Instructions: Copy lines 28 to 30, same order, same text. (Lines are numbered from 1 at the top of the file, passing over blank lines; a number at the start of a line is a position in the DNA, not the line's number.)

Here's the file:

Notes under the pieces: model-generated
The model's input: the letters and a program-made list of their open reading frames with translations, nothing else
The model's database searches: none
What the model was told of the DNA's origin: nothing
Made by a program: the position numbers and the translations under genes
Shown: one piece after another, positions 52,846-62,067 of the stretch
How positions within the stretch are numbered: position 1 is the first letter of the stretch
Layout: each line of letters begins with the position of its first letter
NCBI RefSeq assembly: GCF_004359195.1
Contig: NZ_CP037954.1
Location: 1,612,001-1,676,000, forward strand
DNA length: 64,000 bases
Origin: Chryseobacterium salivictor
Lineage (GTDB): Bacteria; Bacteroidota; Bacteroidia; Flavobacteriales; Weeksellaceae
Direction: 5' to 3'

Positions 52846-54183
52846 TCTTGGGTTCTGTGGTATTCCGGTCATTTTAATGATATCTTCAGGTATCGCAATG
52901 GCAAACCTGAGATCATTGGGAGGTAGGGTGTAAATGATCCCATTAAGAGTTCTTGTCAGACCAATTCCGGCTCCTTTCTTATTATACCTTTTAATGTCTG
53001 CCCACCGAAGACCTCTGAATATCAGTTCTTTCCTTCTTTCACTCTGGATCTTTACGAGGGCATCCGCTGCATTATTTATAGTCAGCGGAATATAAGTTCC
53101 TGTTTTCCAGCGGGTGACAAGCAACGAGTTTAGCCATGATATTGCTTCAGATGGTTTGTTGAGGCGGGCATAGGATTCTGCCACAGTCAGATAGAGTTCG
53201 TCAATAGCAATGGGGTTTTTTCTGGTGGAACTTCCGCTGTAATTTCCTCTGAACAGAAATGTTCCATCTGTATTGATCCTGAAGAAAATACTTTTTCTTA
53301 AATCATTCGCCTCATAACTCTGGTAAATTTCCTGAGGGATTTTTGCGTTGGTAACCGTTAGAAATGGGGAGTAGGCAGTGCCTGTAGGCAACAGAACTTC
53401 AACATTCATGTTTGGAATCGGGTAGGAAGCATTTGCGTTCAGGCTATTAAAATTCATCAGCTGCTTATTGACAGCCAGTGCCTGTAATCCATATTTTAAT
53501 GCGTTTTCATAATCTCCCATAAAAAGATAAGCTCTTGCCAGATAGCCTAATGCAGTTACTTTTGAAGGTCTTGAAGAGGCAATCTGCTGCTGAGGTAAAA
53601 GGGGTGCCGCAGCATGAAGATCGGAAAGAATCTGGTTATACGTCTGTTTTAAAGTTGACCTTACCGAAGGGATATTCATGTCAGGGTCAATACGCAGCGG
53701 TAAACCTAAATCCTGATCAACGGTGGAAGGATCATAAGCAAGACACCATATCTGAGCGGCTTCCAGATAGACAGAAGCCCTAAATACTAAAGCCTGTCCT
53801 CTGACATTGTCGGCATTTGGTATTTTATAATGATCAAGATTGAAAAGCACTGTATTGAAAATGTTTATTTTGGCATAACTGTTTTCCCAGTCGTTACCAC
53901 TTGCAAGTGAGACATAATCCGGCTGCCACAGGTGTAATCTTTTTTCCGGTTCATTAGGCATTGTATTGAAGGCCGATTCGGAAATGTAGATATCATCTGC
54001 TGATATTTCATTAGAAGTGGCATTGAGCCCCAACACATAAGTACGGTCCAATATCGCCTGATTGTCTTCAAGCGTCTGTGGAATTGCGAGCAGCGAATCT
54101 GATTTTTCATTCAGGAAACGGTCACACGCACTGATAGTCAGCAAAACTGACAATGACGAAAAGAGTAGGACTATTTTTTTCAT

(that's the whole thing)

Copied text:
53901 TTGCAAGTGAGACATAATCCGGCTGCCACAGGTGTAATCTTTTTTCCGGTTCATTAGGCATTGTATTGAAGGCCGATTCGGAAATGTAGATATCATCTGC
54001 TGATATTTCATTAGAAGTGGCATTGAGCCCCAACACATAAGTACGGTCCAATATCGCCTGATTGTCTTCAAGCGTCTGTGGAATTGCGAGCAGCGAATCT
54101 GATTTTTCATTCAGGAAACGGTCACACGCACTGATAGTCAGCAAAACTGACAATGACGAAAAGAGTAGGACTATTTTTTTCAT